Closure property means, when an operator is used in between integers and the resulting answer is also an integer, the property is said to be closed when that particular operator is used.

But the closure property holds good only for certain operators. We will look into detail about this property below: 

closure-property

Where a and b are 2 integers

Clause 1: Addition

Illustration 13

a + b = an integer
If a is 3 and b is 5
Then, a + b = 3 + 5 = 8
8 is an integer

Illustration 14

a + b = an integer
If a is -3 and b is 5
Then, a + b = -3 + 5 = 2
2 is an integer


Clause 2: Subtraction

Illustration 15

a - b = an integer
If a is 3 and b is 5
Then, a - b = 3 - 5 = -2
-2 is an integer

Illustration 16

a - b = an integer
If a is -3 and b is - 5
Then, a - b = (-3) -(- 5) = 2 (RULE 3)
  2 is an integer


Clause 3 Multiplication

Illustration 17

a x b = an integer
If a is 3 and b is 5
Then, a x b = 3 x 5 = 15
15 is an integer

Illustration 18

a x b = an integer
If a is 3 and b is -5
Then, a x b = 3 x (-5) = -15 (RULE 6)
-15 is an integer


Clause 4 Division

Illustration 19

a ÷ b ≠ an integer
If a is 4 and b is 2
Then, a ÷ b = 4 ÷ 2 = 2
However, if a is 2 and b is 4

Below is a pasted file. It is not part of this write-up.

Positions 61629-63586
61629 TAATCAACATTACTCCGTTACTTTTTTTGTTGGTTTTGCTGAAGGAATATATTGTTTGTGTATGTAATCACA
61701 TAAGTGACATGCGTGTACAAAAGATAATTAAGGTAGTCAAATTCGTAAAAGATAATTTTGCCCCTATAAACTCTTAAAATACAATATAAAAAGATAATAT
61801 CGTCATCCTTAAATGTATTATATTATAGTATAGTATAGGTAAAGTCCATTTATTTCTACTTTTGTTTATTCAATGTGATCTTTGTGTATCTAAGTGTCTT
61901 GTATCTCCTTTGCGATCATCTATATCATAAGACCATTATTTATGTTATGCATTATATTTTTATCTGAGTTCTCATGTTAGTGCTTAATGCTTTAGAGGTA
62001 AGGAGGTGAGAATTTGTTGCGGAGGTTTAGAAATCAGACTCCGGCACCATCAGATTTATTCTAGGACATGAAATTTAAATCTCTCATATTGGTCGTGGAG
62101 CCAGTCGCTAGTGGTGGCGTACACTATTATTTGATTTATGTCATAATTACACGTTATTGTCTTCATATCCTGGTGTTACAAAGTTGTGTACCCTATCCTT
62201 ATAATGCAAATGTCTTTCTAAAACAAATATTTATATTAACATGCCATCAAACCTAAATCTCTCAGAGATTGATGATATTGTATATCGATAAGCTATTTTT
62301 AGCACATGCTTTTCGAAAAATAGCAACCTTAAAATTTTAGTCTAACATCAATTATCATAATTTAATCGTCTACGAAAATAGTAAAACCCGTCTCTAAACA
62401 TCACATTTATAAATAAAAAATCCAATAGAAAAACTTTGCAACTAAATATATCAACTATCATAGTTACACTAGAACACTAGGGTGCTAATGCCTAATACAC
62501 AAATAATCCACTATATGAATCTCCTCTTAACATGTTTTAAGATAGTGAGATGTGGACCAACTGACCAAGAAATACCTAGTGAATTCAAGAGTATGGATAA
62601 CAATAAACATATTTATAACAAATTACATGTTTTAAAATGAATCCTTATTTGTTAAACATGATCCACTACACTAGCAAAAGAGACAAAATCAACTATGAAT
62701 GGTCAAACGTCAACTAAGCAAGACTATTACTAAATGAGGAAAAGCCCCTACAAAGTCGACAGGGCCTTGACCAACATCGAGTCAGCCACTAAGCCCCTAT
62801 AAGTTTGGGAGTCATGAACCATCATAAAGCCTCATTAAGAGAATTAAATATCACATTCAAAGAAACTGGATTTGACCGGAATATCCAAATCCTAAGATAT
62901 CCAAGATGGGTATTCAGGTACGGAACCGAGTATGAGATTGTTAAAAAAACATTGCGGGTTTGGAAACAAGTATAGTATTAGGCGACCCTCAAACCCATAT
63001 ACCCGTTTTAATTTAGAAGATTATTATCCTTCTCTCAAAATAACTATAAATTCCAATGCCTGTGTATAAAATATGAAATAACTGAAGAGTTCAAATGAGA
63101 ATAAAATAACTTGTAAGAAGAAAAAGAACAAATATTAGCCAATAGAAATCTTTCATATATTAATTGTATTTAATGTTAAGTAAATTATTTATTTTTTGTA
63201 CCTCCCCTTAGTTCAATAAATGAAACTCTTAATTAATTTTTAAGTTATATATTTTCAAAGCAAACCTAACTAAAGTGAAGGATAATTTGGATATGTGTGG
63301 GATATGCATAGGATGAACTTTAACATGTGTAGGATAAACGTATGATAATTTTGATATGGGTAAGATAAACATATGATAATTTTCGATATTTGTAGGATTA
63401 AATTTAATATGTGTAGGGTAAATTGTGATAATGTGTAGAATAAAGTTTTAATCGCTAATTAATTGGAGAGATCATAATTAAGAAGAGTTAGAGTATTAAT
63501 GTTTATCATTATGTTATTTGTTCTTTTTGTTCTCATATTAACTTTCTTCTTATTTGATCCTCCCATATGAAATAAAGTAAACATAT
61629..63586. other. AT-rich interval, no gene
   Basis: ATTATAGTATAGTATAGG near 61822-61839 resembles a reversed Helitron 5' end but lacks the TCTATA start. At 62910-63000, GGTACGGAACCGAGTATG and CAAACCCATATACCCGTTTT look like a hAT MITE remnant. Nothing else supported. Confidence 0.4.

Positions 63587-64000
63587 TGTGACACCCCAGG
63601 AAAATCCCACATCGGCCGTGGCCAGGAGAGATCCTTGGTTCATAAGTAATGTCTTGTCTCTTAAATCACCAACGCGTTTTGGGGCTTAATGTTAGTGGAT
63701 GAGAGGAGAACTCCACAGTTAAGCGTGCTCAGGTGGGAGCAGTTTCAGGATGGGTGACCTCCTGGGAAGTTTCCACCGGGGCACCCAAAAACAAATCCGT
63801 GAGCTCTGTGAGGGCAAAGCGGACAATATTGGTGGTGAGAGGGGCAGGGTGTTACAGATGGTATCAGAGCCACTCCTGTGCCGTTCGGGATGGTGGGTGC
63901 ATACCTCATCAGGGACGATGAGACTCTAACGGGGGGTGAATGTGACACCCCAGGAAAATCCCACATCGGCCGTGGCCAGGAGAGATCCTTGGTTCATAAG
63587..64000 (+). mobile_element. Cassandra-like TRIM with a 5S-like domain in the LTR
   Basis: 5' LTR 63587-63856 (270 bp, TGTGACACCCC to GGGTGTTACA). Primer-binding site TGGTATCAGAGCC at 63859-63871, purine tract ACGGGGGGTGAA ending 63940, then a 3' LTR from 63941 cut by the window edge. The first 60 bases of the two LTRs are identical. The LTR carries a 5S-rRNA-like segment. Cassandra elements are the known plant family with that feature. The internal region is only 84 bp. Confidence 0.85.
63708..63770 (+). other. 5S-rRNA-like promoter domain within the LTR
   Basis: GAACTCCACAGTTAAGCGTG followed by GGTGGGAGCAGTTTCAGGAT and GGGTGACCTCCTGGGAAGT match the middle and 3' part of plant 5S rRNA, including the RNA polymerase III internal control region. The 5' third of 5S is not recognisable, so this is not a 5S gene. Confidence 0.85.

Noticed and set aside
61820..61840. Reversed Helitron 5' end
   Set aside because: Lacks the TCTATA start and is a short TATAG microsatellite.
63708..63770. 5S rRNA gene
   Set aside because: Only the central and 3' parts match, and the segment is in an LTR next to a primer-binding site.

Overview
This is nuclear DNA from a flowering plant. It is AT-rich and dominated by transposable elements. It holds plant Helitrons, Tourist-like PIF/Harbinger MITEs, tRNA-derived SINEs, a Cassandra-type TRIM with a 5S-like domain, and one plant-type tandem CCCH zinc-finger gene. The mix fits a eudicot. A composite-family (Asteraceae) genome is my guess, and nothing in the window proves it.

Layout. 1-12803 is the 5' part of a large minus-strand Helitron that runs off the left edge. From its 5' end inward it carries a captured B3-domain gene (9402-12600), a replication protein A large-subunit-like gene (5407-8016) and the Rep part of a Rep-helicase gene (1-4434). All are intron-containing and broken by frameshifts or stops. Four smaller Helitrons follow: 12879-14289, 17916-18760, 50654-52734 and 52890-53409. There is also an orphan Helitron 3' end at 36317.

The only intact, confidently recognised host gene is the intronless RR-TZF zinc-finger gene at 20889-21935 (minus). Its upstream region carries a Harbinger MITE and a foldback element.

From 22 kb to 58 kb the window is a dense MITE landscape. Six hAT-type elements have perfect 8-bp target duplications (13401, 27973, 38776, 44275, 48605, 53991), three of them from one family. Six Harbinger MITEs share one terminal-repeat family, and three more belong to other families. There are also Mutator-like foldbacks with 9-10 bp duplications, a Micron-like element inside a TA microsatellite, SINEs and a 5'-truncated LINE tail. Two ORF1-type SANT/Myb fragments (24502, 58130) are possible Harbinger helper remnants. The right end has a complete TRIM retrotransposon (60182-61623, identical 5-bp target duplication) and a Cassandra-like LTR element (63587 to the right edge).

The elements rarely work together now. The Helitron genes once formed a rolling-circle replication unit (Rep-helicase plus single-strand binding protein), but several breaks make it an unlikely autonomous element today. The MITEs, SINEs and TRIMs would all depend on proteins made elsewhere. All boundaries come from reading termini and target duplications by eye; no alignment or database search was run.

Then, a ÷ b = 2 ÷ 4 = 1/2
1/2 is not an integer
So, not all the integers when divided will result as an integer.
Hence, Division is not a closed property of Integer.

Learning outcome

  • Integers are closed under Addition, Subtraction, and Multiplication. 
  • Integers are not closed under Division. 

Commutative property

The commutative property, as the name suggests (commute ~ commutative), we could commute in any direction. Commutative property means when an operator is used between two numbers or integers, the final answer should be the same when worked either way, from left to right or right to left.

But, the commutative property holds good for only certain operators and the details are given below, 

commutative-property

Where a and b are 2 integers

Clause 1 Addition

Illustration 20

a + b = b + a
If a is 4 and b is 2
Then,
a + b = b + a
4 + 2 = 2 + 4
    6   =    6
Addition is commutative for integers

Clause 2 Addition

Illustration 21

a - b ≠ b - a
If a is 4 and b is 2
Then,
a - b ≠ b - a
4 - 2 ≠ 2 - 4
   2   ≠    -2
Subtraction is not commutative for integers

Clause 3: Multiplication

Illustration 22

a x b = b x a
If a is 4 and b is 2
Then,
a x b = b x a
4 x 2 = 2 x 4
   8    =    8
Multiplication is commutative for integers

Clause 4: Division

Illustration 23

a ÷ b ≠ b ÷ a
If a is 4 and b is 2
Then,
a ÷ b ≠ b ÷ a
4 ÷ 2 ≠ 2 ÷ 4
   2   ≠    1/2
The division is not commutative for integers

Learning outcome

  • Addition and Multiplication are commutative for Integers
  • Subtraction and Division are not commutative for Integers


Associative property